The concept of universal, or the universality of the ethical, is a term borrowed by Kierkegaard from Hegel in order to relate to morals. The idea in the universality of the ethical is that morals is something common to all that exists in the common sphere and in relation to it (unlike the personal hedonistic aesthetic or the personal religious faith). The universal for Kierkegaard is a noble moral aspiration in its broadest terms. It has to do with social norms and it is the product of reason shared by all. The Universal for Kierkegaard regards all that is common to the individual and other people, from marriage to civic duties.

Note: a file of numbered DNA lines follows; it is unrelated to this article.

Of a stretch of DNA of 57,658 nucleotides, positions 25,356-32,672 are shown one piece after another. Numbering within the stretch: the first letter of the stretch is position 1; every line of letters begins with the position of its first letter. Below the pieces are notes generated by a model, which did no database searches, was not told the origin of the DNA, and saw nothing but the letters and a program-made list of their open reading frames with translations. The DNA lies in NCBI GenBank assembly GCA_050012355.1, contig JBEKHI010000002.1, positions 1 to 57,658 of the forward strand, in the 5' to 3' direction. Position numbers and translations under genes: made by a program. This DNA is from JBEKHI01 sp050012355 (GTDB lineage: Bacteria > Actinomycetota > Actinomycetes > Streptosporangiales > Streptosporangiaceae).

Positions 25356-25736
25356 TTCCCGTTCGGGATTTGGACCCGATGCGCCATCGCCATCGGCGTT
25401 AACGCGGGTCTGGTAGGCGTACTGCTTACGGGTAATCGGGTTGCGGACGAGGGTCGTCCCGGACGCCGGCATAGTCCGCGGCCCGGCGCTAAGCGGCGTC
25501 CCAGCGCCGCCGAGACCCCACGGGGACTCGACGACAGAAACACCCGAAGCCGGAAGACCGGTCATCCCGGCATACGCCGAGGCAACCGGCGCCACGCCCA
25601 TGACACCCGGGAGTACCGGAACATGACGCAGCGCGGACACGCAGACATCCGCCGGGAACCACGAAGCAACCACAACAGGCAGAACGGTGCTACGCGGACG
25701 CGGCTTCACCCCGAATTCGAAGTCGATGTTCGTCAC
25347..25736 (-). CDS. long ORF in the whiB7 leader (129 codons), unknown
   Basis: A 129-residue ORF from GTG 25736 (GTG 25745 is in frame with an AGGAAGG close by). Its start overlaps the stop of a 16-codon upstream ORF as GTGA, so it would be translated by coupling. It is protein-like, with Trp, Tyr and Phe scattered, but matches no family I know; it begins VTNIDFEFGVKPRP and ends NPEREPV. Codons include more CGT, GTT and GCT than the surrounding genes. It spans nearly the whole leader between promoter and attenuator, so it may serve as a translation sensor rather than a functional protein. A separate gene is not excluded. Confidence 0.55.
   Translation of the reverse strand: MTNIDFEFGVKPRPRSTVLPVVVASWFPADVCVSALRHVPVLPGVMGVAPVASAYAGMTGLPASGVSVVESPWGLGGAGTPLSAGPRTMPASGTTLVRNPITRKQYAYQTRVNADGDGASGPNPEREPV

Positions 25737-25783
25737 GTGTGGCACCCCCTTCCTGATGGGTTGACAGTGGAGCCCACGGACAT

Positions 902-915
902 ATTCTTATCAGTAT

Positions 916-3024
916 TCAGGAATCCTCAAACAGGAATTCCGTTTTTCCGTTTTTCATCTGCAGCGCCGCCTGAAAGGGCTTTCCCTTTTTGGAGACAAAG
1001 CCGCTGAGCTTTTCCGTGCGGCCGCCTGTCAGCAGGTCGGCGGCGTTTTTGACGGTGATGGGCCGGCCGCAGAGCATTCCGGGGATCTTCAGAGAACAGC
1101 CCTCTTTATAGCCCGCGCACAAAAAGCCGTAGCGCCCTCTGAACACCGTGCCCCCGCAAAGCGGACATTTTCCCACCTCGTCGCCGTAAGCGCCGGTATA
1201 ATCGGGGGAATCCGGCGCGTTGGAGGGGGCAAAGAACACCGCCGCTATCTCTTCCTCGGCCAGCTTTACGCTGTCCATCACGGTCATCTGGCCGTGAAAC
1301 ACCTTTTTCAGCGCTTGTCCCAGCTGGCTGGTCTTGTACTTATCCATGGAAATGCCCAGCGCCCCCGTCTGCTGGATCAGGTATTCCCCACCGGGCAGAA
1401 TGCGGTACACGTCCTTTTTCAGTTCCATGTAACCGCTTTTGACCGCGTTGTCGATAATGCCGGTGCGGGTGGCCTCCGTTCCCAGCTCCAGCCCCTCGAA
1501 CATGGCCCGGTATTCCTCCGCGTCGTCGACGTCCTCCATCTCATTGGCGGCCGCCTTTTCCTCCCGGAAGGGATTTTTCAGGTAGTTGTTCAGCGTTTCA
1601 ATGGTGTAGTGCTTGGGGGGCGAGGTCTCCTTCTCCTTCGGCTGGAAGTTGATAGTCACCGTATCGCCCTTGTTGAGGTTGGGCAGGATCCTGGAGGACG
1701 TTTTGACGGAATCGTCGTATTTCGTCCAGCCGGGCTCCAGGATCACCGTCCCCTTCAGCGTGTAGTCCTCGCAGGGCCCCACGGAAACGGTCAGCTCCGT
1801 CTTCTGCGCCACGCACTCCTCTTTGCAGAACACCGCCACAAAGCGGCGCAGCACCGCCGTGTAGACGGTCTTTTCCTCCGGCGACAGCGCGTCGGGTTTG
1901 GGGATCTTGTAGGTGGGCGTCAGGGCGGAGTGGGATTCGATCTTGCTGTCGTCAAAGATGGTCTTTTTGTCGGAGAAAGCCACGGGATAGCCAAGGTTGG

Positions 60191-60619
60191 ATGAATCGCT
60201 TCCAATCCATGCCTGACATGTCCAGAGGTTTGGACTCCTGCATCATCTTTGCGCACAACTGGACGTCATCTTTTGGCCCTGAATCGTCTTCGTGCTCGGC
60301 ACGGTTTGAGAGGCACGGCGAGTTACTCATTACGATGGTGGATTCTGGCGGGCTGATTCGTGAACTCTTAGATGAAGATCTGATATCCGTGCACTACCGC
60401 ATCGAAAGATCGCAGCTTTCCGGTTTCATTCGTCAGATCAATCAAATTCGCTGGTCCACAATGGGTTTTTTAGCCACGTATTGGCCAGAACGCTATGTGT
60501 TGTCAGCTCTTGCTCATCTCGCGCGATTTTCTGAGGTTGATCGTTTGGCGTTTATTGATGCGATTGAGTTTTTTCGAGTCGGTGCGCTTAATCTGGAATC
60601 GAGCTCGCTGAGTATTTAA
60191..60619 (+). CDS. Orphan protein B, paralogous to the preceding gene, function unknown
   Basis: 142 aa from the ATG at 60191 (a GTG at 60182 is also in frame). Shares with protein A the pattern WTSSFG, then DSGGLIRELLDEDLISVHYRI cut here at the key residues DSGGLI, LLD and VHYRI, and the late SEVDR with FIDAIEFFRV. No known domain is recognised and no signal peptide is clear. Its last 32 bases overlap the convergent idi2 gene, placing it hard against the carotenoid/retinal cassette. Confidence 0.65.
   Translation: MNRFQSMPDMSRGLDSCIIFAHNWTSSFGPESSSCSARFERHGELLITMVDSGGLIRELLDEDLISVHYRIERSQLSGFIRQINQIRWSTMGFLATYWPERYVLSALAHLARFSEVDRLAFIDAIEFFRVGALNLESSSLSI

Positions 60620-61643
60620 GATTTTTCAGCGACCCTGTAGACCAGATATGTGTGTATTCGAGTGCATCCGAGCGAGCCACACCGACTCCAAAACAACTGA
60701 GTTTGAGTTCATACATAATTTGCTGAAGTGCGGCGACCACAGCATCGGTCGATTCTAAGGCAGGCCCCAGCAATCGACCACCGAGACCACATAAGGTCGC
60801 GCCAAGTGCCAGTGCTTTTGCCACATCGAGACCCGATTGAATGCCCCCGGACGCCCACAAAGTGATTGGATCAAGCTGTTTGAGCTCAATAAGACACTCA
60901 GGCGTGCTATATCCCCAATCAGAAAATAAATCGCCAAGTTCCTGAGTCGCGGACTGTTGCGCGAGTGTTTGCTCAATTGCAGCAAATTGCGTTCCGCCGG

But unlike his contemporary Hegelian thinkers, for Kierkegaard the universal has moral value only when the individual seeks to realize it out of his own conscience and at his own responsibility (see Kierkegaard's concept of choice). Kierkegaard strictly denies any universal which is upheld by means of tradition, habit, gain of simply conformism, since the universal for him should only originate in the original self. The relationship with the universal is both a personal (his broken engagement) and theoretical focus of Kierkegaard's existential philosophy. For example Kierkegaard determines his three spheres of existence (the aesthetic, ethical and religious faith) through their differing stand towards the universal. In his famous Fear and Trembling Kierkegaard tries to consider Abraham's deeds in relation to the universal, and he asks the question of whether the universal can be suspended for an individual purpose.